Thoughts?
    Ahhh the large middle finger. My favorite of all gestures. 

    Here's what I would do: 
    "Let's go have a beer." 
    ---Time passes for 2 beers each----
    "How's the new job? That's great/bummer/shitty! I just kinda wanted to check in with you because I noticed you've been extra shithead-esque lately. Anything you wanna talk about?"

    Who knows, he might bring up the wedding, you might bring up the wedding. But attempt to connect as friends first, wedding second. He was your friend before the wedding and hopefully after. But some people are just shitheads in general. It's just their personality. As long as he knows that he doesn't have to go all rogue and buy a suit that's 2x more expensive, that's fine. And when he brings it up "Dude, you decided to go all Clark Kent and buy a suit. I tried to help you, but you didn't take my advice." Just push it back on him -- it was his decision in the first place. 

    Sounds like the unemployment period and living together has taken a toll on each of you. Whether you're unemployed by choice or by force, it's not fun. It's kind of cool for like a week. Then you're like "WTF do I do with myself??" and then it all kinda goes downhill from there.

    It does sound though that you're not ready to totally shit on the relationship. And that's good. Just gotta figure out if he's in it with you. Who knows, he might change pace for the wedding and then you'll just slowly drift apart after you get married. It's been known to happen once or twice.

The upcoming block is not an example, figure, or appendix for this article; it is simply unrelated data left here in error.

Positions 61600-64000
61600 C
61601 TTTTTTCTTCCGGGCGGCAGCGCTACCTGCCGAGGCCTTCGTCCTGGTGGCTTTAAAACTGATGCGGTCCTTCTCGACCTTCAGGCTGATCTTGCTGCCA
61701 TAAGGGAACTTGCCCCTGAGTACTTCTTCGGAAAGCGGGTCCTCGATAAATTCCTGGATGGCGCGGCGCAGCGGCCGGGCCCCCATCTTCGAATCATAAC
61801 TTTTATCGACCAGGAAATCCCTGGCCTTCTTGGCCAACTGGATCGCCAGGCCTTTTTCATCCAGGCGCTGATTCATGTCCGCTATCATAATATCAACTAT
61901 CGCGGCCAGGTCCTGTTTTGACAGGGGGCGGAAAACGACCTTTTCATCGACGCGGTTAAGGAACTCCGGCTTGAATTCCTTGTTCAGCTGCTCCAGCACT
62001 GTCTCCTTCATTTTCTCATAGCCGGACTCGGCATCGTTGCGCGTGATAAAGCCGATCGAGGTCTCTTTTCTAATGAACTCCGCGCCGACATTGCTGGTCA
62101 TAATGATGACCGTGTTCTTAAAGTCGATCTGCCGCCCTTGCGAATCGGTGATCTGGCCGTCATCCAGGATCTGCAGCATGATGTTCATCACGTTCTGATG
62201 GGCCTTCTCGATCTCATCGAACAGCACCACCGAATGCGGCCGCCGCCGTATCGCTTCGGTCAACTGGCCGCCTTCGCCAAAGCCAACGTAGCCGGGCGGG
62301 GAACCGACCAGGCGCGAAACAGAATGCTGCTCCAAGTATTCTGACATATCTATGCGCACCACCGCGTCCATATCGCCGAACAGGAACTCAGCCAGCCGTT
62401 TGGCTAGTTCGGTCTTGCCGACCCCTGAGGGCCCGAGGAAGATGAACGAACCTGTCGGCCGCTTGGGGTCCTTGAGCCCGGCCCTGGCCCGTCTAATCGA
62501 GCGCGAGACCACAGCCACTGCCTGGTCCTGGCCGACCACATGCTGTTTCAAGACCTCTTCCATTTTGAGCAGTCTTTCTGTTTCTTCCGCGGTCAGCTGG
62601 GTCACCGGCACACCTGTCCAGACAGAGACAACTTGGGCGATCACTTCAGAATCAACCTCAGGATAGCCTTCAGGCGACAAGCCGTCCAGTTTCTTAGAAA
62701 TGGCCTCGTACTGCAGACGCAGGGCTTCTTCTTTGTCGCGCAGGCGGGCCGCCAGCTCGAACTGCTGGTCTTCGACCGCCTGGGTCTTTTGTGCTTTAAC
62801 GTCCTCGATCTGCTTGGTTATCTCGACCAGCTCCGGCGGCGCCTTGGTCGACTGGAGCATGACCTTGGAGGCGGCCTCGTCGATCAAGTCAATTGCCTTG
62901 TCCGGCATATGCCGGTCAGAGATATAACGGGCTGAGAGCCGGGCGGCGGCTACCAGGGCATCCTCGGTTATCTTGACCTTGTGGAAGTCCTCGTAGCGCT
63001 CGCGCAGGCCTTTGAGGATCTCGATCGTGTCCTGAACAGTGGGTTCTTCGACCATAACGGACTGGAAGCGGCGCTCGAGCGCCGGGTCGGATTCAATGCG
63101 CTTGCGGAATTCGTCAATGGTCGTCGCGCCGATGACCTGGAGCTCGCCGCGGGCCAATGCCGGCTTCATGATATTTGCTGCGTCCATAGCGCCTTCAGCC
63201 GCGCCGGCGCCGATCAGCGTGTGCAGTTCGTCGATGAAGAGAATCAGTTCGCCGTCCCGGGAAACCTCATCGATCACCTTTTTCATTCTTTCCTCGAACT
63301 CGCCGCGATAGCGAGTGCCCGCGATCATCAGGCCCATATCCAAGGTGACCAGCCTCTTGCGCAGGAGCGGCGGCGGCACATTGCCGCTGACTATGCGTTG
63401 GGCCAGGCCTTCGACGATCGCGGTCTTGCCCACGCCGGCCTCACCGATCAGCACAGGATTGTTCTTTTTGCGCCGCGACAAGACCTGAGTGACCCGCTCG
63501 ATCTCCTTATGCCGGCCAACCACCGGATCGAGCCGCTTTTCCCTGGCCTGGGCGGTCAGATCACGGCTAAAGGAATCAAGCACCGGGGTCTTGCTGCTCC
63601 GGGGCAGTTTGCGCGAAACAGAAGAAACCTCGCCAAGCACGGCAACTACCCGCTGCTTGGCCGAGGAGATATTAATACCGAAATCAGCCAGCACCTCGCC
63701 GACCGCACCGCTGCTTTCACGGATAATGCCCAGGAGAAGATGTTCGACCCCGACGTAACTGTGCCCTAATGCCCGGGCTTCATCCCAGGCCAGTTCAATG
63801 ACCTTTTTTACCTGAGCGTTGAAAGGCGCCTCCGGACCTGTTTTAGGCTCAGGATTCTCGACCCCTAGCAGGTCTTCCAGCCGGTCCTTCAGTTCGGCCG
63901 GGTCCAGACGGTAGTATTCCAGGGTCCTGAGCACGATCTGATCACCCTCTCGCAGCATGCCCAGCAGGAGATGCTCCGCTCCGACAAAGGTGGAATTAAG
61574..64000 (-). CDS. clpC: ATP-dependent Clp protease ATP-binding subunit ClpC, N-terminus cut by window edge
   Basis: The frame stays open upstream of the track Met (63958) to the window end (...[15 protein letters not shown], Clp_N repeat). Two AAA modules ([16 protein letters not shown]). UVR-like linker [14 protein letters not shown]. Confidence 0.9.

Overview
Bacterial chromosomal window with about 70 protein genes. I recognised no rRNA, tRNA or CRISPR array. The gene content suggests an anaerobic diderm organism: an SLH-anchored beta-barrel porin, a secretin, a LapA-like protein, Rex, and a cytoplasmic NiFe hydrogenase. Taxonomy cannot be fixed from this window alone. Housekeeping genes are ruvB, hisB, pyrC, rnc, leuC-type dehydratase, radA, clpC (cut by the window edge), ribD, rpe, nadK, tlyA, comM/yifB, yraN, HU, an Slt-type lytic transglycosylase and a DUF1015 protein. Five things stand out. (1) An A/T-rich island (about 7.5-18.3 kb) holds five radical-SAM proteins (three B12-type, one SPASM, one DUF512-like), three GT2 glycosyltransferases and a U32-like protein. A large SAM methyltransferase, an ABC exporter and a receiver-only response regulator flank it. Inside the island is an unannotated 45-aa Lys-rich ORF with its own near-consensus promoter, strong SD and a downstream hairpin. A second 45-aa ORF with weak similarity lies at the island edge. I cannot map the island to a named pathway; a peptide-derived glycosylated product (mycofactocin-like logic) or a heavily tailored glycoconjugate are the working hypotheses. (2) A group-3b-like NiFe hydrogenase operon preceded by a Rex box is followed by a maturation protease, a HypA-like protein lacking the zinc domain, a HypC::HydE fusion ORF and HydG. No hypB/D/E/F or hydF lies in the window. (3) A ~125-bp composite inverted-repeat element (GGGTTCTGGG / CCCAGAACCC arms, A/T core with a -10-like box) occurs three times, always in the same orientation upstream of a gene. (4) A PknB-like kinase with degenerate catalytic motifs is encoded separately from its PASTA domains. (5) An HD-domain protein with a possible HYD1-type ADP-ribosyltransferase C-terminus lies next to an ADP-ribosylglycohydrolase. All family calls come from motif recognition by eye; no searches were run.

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    Well, there you have it. The issue isn't that he's being shitty about the wedding. He's kinda shitty about everything.

    Kicking someone out of the WP is a friendship ending move.  If you are ready to move on from this friendship and if he's always a shitty friend, then that is your choice.  But just know that the friendship will most likely never recover. He's been a frustrating ass, but he does have the suit, which is all that is required of him (plus showing up sober, in good spirits, and on time on the day of the wedding). 

    If this is a recent way of acting, call him up and talk to him without mentioning the wedding.  Is he always like this?


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    My fiance is letting me use her account to post this question:

    I have a friend who I asked to be a groomsman in our wedding who is generally lazy and self centered. He was unemployed (by his own volition) and I specifically chose suits for the party to wear which were cheap, as to not create too much of a burden financially on anyone. Some people are flying across the country to be a part of this, as well.

    I don't like the idea of renting a tuxedo, to pay $300 for something that in the end you don't get to keep.   Where in the hell do you live that a full tux rental is a minimum of $300?!  My GM's wore nicer tuxes and their rental fee was $160. . . my Dad wore a morning coat and his tux rental was only like $160.  Those prices are about the price of a decent suit, too.  Aforementioned Party Member owns a tuxedo and immediately complained that we should all wear tuxedos, since that was what he already had. He complained about the burden on him to shell out money for a dark grey suit. He has green, brown, and a tuxedo, why can't he wear one of those?  I dunno, did you tell your friend he had to wear a grey suit?